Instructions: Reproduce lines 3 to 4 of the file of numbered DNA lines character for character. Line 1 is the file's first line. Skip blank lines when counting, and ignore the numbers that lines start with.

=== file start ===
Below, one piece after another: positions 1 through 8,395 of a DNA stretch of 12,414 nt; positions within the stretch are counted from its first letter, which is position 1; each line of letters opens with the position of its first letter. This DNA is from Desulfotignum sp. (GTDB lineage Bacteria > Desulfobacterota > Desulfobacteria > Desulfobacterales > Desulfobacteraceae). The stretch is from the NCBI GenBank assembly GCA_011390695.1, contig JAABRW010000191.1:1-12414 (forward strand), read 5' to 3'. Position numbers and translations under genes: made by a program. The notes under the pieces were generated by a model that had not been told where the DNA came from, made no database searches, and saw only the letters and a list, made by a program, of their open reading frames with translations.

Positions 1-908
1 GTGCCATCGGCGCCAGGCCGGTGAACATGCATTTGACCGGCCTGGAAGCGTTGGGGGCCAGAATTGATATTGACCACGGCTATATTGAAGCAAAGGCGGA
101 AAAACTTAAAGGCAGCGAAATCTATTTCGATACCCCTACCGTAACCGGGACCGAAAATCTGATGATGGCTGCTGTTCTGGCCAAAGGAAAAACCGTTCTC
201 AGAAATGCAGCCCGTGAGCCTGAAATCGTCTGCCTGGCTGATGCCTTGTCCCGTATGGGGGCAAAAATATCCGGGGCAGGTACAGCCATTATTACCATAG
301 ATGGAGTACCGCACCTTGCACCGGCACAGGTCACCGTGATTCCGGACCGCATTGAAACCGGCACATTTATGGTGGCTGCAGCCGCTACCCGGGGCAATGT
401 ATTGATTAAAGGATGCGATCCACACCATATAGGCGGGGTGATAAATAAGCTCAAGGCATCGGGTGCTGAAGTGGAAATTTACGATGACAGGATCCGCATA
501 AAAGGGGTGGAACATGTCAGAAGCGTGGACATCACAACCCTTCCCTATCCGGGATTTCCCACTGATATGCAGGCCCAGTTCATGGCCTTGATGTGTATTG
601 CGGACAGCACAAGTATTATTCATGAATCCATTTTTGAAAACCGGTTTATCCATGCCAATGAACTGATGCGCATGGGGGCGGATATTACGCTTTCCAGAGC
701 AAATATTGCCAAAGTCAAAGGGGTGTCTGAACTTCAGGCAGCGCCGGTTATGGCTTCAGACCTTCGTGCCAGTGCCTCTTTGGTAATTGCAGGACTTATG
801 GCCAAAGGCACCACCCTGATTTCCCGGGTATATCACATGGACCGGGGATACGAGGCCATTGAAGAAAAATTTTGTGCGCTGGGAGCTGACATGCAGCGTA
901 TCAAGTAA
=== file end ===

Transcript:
1 GTGCCATCGGCGCCAGGCCGGTGAACATGCATTTGACCGGCCTGGAAGCGTTGGGGGCCAGAATTGATATTGACCACGGCTATATTGAAGCAAAGGCGGA
101 AAAACTTAAAGGCAGCGAAATCTATTTCGATACCCCTACCGTAACCGGGACCGAAAATCTGATGATGGCTGCTGTTCTGGCCAAAGGAAAAACCGTTCTC